author = "Cynthia Thomson and Stanaway, {Jeffrey D.} and Neuhouser, {Marian L.} and Snetselaar, {Linda G.} and Stefanick, {Marcia L.} and Leslie Arendell and Zhao Chen",
year = "2011",
month = "4",
doi = "10.1016/j.jada.2011.01.017",
language = "English (US)",
volume = "111",
pages = "532--541",
journal = "Journal of the Academy of Nutrition and Dietetics",
issn = "2212-2672",
publisher = "Elsevier USA",
number = "4",

}

TY - JOUR

T1 - Nutrient Intake and Anemia Risk in the Women's Health Initiative Observational Study

AU - Thomson, Cynthia

AU - Stanaway, Jeffrey D.

AU - Neuhouser, Marian L.

AU - Snetselaar, Linda G.

AU - Stefanick, Marcia L.

AU - Arendell, Leslie

AU - Chen, Zhao

PY - 2011/4

Y1 - 2011/4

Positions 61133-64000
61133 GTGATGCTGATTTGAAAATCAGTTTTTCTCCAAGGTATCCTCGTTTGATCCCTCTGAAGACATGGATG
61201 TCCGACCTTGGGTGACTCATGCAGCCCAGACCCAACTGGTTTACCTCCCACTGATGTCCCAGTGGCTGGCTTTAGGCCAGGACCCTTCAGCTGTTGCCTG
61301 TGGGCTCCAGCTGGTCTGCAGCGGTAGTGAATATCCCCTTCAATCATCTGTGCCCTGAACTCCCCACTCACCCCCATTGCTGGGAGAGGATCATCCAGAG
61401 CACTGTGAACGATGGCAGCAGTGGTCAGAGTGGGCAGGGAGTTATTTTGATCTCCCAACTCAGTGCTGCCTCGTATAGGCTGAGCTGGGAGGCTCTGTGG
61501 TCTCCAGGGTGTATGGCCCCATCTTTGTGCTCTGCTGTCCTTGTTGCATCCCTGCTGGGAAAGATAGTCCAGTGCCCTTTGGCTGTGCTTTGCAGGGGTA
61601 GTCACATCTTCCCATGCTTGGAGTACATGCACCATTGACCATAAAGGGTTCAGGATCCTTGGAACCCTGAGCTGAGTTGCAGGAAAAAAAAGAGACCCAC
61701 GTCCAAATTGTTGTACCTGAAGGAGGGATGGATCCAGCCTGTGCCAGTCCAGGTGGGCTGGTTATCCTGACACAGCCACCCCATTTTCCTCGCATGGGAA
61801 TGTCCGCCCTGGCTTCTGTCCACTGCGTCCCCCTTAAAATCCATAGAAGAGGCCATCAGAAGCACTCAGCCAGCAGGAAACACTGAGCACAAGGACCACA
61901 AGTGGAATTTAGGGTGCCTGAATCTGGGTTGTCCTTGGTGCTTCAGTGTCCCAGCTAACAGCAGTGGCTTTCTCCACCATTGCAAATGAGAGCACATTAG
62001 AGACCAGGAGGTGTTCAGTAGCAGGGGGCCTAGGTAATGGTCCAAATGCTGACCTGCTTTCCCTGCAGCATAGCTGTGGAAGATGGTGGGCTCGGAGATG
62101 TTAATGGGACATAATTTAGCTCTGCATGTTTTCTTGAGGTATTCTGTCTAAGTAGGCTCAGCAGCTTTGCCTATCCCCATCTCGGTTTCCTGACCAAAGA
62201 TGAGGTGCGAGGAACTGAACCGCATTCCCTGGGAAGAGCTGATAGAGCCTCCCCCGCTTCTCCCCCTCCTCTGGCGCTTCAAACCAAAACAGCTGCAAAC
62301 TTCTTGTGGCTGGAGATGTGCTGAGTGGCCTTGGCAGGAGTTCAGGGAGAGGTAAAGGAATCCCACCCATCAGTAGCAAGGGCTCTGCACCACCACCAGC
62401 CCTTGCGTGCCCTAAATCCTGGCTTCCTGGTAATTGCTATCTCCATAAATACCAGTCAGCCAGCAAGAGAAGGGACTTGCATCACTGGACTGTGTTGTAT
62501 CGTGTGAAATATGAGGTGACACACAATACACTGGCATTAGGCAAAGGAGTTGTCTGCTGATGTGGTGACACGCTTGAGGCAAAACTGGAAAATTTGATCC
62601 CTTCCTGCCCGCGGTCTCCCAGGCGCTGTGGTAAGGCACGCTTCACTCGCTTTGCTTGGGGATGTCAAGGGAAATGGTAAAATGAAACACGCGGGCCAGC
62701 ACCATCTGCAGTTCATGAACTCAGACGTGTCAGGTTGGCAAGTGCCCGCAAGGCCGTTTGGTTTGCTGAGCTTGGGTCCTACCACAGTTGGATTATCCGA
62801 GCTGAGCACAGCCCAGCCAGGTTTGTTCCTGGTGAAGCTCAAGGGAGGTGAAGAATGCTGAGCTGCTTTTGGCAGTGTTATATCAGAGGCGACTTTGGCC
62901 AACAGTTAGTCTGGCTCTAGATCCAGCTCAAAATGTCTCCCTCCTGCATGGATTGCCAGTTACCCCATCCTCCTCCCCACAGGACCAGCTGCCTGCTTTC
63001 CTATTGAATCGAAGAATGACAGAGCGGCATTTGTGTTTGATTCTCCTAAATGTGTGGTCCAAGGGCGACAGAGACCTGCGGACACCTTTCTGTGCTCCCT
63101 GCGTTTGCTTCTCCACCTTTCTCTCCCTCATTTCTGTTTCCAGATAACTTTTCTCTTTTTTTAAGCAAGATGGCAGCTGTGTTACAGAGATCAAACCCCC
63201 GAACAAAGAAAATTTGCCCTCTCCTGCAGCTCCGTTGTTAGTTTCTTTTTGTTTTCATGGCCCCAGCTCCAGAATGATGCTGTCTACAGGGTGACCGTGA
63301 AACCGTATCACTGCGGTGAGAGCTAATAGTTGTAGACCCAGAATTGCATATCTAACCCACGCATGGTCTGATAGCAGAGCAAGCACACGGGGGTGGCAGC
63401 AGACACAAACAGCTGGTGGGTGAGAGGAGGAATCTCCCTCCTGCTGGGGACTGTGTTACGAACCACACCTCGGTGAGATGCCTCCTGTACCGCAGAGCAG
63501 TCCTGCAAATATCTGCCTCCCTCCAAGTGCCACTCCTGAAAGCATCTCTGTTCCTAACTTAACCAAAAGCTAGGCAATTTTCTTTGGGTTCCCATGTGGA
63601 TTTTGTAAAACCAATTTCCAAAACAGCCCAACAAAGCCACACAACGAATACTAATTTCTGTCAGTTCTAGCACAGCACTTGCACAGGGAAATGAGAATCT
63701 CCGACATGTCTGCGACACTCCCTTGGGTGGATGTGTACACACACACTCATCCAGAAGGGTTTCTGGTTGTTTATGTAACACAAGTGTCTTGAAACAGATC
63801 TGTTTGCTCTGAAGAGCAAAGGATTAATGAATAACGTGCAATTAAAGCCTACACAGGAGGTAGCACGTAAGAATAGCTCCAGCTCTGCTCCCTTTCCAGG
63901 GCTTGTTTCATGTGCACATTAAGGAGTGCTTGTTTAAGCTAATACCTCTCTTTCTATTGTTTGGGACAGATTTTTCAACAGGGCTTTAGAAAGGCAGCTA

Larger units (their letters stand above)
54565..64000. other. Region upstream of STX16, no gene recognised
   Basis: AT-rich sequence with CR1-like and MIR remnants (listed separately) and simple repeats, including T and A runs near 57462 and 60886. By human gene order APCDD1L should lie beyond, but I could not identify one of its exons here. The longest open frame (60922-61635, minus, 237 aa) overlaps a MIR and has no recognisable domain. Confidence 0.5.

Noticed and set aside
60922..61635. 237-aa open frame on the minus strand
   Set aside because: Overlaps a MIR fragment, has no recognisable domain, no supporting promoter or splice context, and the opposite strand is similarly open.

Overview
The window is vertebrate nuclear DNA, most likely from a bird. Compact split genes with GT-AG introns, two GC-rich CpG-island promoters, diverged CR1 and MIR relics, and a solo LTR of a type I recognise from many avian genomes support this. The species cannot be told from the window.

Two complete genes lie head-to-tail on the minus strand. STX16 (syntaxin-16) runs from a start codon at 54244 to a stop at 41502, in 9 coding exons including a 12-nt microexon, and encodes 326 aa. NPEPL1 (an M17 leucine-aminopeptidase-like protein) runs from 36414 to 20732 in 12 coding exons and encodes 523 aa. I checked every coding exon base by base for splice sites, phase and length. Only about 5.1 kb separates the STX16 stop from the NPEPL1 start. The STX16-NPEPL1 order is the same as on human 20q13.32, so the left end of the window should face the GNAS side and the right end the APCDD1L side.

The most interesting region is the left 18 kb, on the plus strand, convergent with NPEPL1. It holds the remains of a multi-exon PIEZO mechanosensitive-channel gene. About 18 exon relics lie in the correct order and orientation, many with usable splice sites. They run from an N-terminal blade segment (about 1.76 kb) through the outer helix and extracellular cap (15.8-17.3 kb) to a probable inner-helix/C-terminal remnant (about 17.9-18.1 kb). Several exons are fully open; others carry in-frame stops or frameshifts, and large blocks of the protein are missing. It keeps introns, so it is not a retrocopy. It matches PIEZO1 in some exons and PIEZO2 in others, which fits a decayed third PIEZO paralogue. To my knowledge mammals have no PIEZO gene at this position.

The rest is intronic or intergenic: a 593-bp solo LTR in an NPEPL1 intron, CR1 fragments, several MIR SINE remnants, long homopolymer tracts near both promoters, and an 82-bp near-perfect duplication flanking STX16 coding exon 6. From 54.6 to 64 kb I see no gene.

N2 - Background: Nutrient-related anemia among postmenopausal women is preventable; recent data on prevalence are limited. Objective: To investigate the association between nutrient intakes and anemia prevalence, in relation to both incidence and persistence, in a longitudinal sample of postmenopausal women. We hypothesized that anemia prevalence, incidence, and persistence would be greater among women reporting lower intake of vitamin B-12, folate, and iron. Design: Prospective cohort analysis. Participants/setting: The observational cohort of the Women's Health Initiative, including 93,676 postmenopausal women, aged 50 to 79 years, who were recruited across the United States at 40 clinical study sites. Women were enrolled between 1993 and 1998; data collection for these analyses continued through 2000. Main outcome measures: Anemia was defined as a blood hemoglobin concentration of <12.0 g/dL (120.0 g/L). Persistent anemia was defined as anemia present at each measurement time point. Diet was assessed by food frequency questionnaire for iron, folate, B-12, red meat, and cold breakfast cereal; inadequacies were based on dietary reference intakes for women older than age 50 years. Statistical analysis: Descriptive statistics (mean±standard deviation) were used to characterize the population demographics, anemia rates, and diet. Unconditional logistic regression was used to investigate associations between diet and incident and persistent anemia. Associations are presented as odds ratio and 95% confidence intervals. Results: Anemia was identified in 3,979 (5.5%) of the cohort. Inadequate intakes of multiple anemia-associated nutrients were less frequent in non-Hispanic whites (7.4%) than other race/ethnic groups (inadequacies demonstrated in 14.6% to 16.3% of the sample). Age, body mass index, and smoking were associated with anemia. Women with anemia reported lower intakes of energy, protein, folate, vitamin B-12, iron, vitamin C, and red meat. Multiple (more than a single nutrient) dietary deficiencies were associated with a 21% greater risk of persistent anemia (odds ratio 1.21, 95% confidence interval 1.05 to 1.41) and three deficiencies resulted in a 44% increase in risk for persistent anemia (odds ratio 1.44, 95% confidence interval 1.20 to 1.73). Conclusions: Inadequate nutrient intake, a modifiable condition, is associated with greater risk for anemia in postmenopausal women participating in the Observational Study of the Women's Health Initiative. Efforts to identify and update incidence estimates for anemia-associated nutrient deficiencies in aging women should be undertaken.